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COVID-19 side effects: Antimicrobial Resistance Spread and Solutions

  • Antimicrobial resistance infections and deaths increased by 15% in 2020
  • 80% hospitalized COVID-19 patients received an antibiotic, March-October 2020
  • Illness-causing nucleic acids sequencing helps prevent antimicrobial resistance


During the 1st year of pandemic, antimicrobial resistance (AMR) infections and deaths in hospital increased by 15%, CDC stated. Death toll reached more than 29,400 cases, with nearly 40% of them were infected during their stay in the hospital. Averted by the surge of COVID-19 cases, several antimicrobial-resistant pathogens infection escalated, notably:

  • Carbapenem-resistant Acinetobacter – 78% increment
  • Multidrug-resistant Pseudomonas aeruginosa – 32% increment
  • Vancomycin-resistant Enterococcus – 14% increment
  • Methicillin-resistant Staphylococcus aureus – 13% increment
  • Antifungal-resistant Candida auris – 60% increment
  • Other antifungal-resistant Candida – 26% increment


Lots of hospital were faced with massive patient influx, shortage on staffing and personal protective equipment supply. Around 80% of COVID-19 patients were treated with antibiotic, yet follow-up in control guidance and infection prevention were lacking. Antibiotics could be necessary for fungal and bacterial infections of known cause, might be necessary for unknown ones, yet unnecessary for other cases. High prescription would contribute to the development and spread of AMR, not to mention the risk of side effects for the patients.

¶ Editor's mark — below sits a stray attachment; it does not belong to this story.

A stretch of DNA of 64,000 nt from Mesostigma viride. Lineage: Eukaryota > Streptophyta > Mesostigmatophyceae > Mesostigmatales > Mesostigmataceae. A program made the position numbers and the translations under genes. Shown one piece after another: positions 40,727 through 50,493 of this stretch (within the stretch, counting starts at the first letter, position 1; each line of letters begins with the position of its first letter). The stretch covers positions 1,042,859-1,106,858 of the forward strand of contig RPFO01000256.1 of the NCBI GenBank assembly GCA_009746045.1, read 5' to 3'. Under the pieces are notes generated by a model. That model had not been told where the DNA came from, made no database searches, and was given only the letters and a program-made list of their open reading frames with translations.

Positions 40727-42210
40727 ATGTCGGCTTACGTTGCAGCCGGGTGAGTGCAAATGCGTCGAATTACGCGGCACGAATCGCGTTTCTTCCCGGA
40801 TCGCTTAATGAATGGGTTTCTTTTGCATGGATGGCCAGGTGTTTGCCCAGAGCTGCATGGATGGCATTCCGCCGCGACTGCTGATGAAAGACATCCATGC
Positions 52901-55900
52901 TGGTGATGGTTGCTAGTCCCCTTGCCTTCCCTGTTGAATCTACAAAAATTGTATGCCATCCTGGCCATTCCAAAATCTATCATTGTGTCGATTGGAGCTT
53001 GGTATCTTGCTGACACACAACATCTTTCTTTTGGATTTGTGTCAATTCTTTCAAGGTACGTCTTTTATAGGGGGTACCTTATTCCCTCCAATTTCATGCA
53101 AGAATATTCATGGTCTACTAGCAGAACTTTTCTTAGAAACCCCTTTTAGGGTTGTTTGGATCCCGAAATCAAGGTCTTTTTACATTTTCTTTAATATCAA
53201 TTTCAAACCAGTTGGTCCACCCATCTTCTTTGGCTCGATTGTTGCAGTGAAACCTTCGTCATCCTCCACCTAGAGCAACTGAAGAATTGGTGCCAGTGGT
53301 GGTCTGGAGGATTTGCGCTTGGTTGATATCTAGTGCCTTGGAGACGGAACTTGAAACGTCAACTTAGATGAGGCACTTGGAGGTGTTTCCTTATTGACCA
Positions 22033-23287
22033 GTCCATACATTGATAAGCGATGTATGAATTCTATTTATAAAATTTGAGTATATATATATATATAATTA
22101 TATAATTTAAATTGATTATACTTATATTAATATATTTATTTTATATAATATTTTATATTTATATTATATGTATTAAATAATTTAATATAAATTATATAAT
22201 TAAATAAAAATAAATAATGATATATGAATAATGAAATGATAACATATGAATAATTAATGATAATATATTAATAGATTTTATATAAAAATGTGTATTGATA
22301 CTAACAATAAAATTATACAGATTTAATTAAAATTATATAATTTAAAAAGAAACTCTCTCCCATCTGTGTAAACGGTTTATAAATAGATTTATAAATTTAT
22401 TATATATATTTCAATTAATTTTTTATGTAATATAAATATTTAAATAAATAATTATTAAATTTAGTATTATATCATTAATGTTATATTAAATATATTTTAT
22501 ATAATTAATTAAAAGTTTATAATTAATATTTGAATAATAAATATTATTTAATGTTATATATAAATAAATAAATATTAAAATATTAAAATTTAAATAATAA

AMR caused at least 2.8 million infections in the US, annually. In preventing the spread of it, CDC AR Lab Network (Antimicrobial Resistance Laboratory Network) provides comprehensive infrastructure and cutting-edge technology like DNA sequencing. The activities of CDC AR Lab Network are significantly important, US were seeing a drop of AMR by 27% from 2012 to 2017, before pandemic-caused shortage staffing. Through sequencing and identifying the source of threat, it becomes possible to prevent disease outbreak, antibiotic misuse and AMR spread.


Outside the US, other countries around the world also prove how sequencing could prevent the development and spread of AMR. A study in China demonstrated how pointing out pathogen-specific and antibiotic-resistant genes could even lead to detection of those that are difficult to culture using the gold standard method. Equipped with TANBead’s DNA Extraction Kits, they extracted bacteria and fungi in urine, followed with detection of 18 pathogens (bacteria and fungi) and 9 antibiotic-resistant genes. The extraction process with TANBead kits would take 40-50 minutes for fungal DNA, and 50-60 mins for bacterial DNA. Completed with their multiplex detection system, only 4 hours were required to detect the pathogens and antibiotic-resistant genes.


Combat against antimicrobial resistance is in on-going stance. US Department of Health and Human Services (HHS) developed US National Plan, CDC AR Lab Network expands to Global AR Lab & Response Network and various research on AMR could be found.